So he sweated and fired up and watched the glass fearfully (with an impromptu charm. the poor devil. the short noise was left behind. full of improving knowledge. while the wooded banks slipped past us slowly. A few months of training had done for that really fine chap. tied to his arm. and take a terrible vengeance. towards 74 of 162 . He was useful because he had been instructed. and three ornamental scars on each of his cheeks. he could fire up a vertical boiler. stuck flatways through his lower lip). to look at him was as edifying as seeing a dog in a parody of breeches and a feather hat. and. He was there below me. and a piece of polished bone. instead of which he was hard at work. upon my word. too. the evil spirit inside the boiler would get angry through the greatness of his thirst. and the wool of his pate shaved into queer patterns. He was an improved specimen. He ought to have been clapping his hands and stamping his feet on the bank. the interminable miles of silence—and we crept on.Heart of Darkness between whiles I had to look after the savage who was fireman. as big as a watch. made of rags. a thrall to strange witchcraft. walking on his hindlegs. He squinted at the steam-gauge and at the watergauge with an evident effort of intrepidity—and he had filed teeth. and what he knew was this—that should the water in that transparent thing disappear.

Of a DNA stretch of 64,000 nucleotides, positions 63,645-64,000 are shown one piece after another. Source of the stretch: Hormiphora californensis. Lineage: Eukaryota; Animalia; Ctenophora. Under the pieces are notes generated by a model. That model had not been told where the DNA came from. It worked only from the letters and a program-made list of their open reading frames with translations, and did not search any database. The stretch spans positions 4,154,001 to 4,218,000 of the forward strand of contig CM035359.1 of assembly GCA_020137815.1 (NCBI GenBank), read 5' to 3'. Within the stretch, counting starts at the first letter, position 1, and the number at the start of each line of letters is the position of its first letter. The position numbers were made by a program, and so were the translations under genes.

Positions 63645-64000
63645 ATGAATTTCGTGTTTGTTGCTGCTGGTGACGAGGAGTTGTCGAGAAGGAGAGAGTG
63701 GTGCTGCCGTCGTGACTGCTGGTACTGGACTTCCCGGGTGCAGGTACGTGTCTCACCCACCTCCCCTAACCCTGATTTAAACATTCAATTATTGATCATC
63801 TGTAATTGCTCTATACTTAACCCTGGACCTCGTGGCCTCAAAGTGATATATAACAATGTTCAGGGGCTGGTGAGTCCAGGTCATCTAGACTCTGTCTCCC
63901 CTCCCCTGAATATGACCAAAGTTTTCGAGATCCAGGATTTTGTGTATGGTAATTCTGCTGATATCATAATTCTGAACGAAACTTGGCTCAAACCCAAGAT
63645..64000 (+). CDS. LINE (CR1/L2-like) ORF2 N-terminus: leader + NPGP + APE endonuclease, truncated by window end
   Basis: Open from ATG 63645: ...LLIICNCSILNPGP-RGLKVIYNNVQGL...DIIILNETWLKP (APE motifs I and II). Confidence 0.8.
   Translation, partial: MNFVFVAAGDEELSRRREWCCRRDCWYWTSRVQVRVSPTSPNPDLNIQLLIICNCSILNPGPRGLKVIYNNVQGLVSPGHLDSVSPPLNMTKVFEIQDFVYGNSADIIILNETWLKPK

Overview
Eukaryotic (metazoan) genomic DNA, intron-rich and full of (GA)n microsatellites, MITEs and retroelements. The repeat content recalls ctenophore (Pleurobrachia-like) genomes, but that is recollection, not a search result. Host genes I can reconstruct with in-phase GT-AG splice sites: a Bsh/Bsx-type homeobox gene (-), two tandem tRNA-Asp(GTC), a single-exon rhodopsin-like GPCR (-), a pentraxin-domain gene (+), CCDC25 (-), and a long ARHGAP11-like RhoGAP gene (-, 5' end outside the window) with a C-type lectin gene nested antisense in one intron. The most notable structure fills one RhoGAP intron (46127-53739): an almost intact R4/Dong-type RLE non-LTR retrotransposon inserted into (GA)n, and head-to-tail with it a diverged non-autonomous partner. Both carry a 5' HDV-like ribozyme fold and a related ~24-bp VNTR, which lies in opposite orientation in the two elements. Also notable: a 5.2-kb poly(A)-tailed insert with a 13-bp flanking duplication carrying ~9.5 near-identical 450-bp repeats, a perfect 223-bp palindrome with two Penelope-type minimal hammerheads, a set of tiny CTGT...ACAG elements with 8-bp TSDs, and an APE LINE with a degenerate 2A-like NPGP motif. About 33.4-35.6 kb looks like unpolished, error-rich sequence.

and edit PDF. This was unexpected. but it was illegible—not Kurtz—a much longer word. but we could see a white man had lived there not very long ago. But the snags were thick. and on the stack of firewood found a flat piece of board with some faded pencil-writing on it. either. We commented adversely upon the imbecility of that telegraphic style. Download the free trial version. The bush around said nothing. the boiler seemed indeed to have a sulky devil in it. and a neatly stacked wood-pile. Something was wrong above. Hurry up. When deciphered it said: ‘Wood for you. Kurtz. and flapped sadly in our faces. ‘Some fifty miles below the Inner Station we came upon a hut of reeds. But the warning could not have been meant for the place where it could be only found after approach. ‘Hurry up.’ Where? Up the river? ‘Approach cautiously. with the unrecognizable tatters of what had been a flag of some sort flying from it.’ There was a signature. the water was treacherous and shallow. and thus neither that fireman nor I had any time to peer into our creepy thoughts. an inclined and melancholy pole.eBook brought to you by Heart of Darkness Create. and would not let us look very far. The dwelling was dismantled.’ We had not done so. But what—and how much? That was the question. view. Approach cautiously. 75 of 162 . A torn curtain of red twill hung in the doorway of the hut. We came to the bank.